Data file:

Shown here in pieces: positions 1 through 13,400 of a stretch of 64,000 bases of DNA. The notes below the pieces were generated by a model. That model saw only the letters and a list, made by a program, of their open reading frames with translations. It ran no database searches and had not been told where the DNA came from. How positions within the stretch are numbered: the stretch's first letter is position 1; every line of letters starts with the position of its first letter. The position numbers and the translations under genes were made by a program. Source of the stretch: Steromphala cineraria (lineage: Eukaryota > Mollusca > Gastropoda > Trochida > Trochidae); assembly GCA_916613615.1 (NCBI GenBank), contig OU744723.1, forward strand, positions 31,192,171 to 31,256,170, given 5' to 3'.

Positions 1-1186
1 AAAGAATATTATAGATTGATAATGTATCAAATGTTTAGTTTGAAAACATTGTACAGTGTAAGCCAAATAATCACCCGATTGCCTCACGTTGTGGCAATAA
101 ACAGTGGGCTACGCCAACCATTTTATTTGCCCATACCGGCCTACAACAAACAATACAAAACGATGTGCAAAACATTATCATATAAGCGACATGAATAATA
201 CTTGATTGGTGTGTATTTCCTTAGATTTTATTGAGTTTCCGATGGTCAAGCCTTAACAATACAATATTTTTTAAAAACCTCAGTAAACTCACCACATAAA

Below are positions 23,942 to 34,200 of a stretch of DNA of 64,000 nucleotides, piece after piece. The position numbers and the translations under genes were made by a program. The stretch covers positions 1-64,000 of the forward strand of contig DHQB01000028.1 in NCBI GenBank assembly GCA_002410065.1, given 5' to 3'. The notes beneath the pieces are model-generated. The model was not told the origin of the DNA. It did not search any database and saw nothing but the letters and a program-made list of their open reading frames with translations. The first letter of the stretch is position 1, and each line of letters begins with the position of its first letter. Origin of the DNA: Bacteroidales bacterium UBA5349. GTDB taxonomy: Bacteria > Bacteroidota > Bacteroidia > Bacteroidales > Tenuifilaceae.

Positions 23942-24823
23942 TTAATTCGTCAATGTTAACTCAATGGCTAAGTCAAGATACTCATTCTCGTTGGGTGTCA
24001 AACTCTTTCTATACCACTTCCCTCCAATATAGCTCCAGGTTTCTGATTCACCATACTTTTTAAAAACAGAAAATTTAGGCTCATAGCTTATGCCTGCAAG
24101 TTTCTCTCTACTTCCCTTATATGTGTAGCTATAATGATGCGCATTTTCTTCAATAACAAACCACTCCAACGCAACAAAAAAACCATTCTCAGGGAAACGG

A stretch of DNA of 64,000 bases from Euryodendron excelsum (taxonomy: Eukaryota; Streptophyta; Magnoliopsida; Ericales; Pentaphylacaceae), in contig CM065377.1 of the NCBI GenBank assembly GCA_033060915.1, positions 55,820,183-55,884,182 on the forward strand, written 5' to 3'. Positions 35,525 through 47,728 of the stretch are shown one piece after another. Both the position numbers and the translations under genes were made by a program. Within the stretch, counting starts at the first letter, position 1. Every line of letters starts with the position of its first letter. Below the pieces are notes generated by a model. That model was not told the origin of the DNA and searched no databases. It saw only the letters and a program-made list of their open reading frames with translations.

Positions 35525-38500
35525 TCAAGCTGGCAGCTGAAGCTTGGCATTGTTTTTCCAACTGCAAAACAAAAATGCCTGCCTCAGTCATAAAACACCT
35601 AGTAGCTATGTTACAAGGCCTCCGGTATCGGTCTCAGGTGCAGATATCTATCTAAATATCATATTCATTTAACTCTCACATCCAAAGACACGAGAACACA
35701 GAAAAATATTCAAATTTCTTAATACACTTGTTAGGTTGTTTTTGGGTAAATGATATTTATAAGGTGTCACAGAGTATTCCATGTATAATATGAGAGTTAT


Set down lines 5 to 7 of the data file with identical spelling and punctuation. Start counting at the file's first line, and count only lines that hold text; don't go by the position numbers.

201 CTTGATTGGTGTGTATTTCCTTAGATTTTATTGAGTTTCCGATGGTCAAGCCTTAACAATACAATATTTTTTAAAAACCTCAGTAAACTCACCACATAAA

Below are positions 23,942 to 34,200 of a stretch of DNA of 64,000 nucleotides, piece after piece. The position numbers and the translations under genes were made by a program. The stretch covers positions 1-64,000 of the forward strand of contig DHQB01000028.1 in NCBI GenBank assembly GCA_002410065.1, given 5' to 3'. The notes beneath the pieces are model-generated. The model was not told the origin of the DNA. It did not search any database and saw nothing but the letters and a program-made list of their open reading frames with translations. The first letter of the stretch is position 1, and each line of letters begins with the position of its first letter. Origin of the DNA: Bacteroidales bacterium UBA5349. GTDB taxonomy: Bacteria > Bacteroidota > Bacteroidia > Bacteroidales > Tenuifilaceae.

Positions 23942-24823